Thursday, September 3, 2009

Today's Film

Remember, we are screening the film "An Inconvenient Truth" in class this evening. Although most of you have seen the film before, this time you will be watching it with a rhetorician's eye, taking notes throughout.

You should pay attention to pathos, logos, and ethos moves, that is to say, appeals to emotions (fear, greed, hope), appeals to clarity (logical clarity as in relations of conclusions to premises or to evidence, definitional clarity, organizational clarity as in the provision of distinctions to relieve conceptual tensions or the organization of a case into easily digestable chunks or an easily digestable narrative or serial order), or appeals to character, through the presentation of the arguer as reliable, admirable, authoritative, one-of-us, etc.

You should pay attention to argumentative strategies that seem to aim to interrogate assumptions, or to seek to convince audiences to change their minds, or seek to persuade them to change conduct, or seem to aim to find ways to compromise in the face of irreconcilable or intransigent aspirations.

You should pay attention to strategies that seem to assume sympathetic, unsympathetic, and apathetic audiences, differences in levels of awareness among audiences, differences in the positionality of audiences, nationality (how would appeals to patriotism play to non-American audiences, for example?), gender, class, race, age, education, and so on, as well as strategies that seem to solicit audience identification or dis-identification and how these change over the course of the argument.

You should pay attention to pacing, volume, lighting, arrangement of the visual field, location of the protagonist (when is he speaking directly to you? when is he in voice-over?), to documentary footage, computer graphics, tables and charts, cartoons, and what kinds of claims seem to accompany these differences.

Your assignment is to write a paragraph (and publish it here on our blog by midnight Sunday at the latest) that makes an observation about a striking moment or recurring feature in the film as an argument.

It can be something that you regard as especially effective, or perplexing, or misleading, whatever. But it must be something that highlights a relation between two or more of the discourses of nature that I spoke to you about in our first lecture. It can be a scene in which two discourses of nature are juxtaposed, in which they complement each other, in which they compete with each other, in which they contradict each other in your view, either directly in play in some scene, or through a call-back to some earlier discourse, or as a strangely different framing of some scene compared to earlier variations in the film.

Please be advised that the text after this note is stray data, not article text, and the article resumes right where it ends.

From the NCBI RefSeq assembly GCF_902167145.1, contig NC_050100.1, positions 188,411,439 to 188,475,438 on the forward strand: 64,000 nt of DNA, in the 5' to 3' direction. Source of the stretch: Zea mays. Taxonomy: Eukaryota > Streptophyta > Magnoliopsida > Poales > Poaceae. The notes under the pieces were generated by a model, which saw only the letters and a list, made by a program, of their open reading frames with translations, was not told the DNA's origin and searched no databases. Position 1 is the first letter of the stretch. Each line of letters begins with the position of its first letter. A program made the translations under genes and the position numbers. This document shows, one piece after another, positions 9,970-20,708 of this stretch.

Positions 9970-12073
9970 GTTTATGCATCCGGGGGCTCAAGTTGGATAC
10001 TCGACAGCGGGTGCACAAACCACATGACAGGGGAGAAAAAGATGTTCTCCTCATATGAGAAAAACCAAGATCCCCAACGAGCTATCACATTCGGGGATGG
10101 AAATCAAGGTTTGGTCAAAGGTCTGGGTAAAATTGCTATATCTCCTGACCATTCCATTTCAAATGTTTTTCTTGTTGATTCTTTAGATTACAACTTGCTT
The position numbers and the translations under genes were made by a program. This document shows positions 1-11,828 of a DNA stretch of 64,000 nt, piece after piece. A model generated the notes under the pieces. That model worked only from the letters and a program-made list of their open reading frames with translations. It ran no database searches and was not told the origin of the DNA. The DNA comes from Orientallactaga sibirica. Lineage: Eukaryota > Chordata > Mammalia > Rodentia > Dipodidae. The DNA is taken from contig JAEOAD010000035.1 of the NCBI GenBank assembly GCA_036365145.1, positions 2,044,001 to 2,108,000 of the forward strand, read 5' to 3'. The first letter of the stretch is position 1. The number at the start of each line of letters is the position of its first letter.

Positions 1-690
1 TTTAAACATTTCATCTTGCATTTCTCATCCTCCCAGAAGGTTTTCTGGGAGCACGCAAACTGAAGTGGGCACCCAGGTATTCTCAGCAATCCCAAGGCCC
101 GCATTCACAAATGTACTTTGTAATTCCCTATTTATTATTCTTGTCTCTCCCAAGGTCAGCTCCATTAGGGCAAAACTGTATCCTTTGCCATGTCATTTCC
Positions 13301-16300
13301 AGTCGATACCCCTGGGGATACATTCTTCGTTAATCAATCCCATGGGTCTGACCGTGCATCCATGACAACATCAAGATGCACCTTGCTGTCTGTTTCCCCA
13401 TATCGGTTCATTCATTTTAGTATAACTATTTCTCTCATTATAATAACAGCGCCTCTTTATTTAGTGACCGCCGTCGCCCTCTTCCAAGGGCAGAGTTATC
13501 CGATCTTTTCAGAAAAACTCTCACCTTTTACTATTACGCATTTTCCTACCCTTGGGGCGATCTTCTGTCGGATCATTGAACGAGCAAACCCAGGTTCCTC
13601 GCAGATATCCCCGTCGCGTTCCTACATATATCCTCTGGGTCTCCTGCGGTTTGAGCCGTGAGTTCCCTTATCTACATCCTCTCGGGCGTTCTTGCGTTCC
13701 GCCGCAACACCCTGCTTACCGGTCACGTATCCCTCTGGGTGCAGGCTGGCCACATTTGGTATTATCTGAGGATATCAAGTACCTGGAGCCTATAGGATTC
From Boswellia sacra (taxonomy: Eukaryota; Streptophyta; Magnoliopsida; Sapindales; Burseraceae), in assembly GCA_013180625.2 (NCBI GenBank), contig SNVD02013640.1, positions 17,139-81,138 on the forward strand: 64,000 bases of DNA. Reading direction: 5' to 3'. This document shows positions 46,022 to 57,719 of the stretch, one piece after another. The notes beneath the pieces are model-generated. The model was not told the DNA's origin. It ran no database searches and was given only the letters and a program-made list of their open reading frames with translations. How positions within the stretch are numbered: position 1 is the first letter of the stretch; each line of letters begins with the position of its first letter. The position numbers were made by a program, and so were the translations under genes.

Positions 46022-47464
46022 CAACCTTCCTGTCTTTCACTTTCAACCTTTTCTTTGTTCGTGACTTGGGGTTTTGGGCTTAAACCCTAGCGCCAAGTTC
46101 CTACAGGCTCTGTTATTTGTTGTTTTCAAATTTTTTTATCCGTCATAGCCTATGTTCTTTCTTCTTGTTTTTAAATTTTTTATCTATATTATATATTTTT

Whatever, all that is up to you.

These other things I mention you should be attending to -- visuality, pacing, Aristotelian appeals, aims of argument, solicitations of identity, and so on -- may provide the questions, the material, the language you use to describe what it is you take to be salient in the scene you are using to compare these two discourses of nature as they play out in the argument of the film.

Think about all of this before you go to class tonight, think back on the film if you have seen it before, get into an observant frame of mind, prepare to look for details in an active way rather than simply getting carried away in the argumentative/narrative flow of the film itself. See you all soon.

1 comment:

  1. One of the components that I focused on in this screening of the film were the cut-scenes that were not taken from his actual presentation. I saw the majority of the scenes that were not taken from his actual presentation or the short periods that elapse before or after (evidenced by the cheering crowd after one of his presentations in Asia) as a complete ethos move on Al Gore's part.

    Each one strove to portray Gore as a next door neighbor telling a story, in a similar style to FDR's famed "fireside chats". The cut-scenes are stylistically modeled after the fireside style chats that brought political celebrities to a social level where laymen could accept and listen to the content.

    Ethos is a continual Aristotelian appeal which Gore utilizes throughout "An Inconvenient Truth" to create a comfortable and open audience where he can "remove preconceived notions that prospective audiences could have.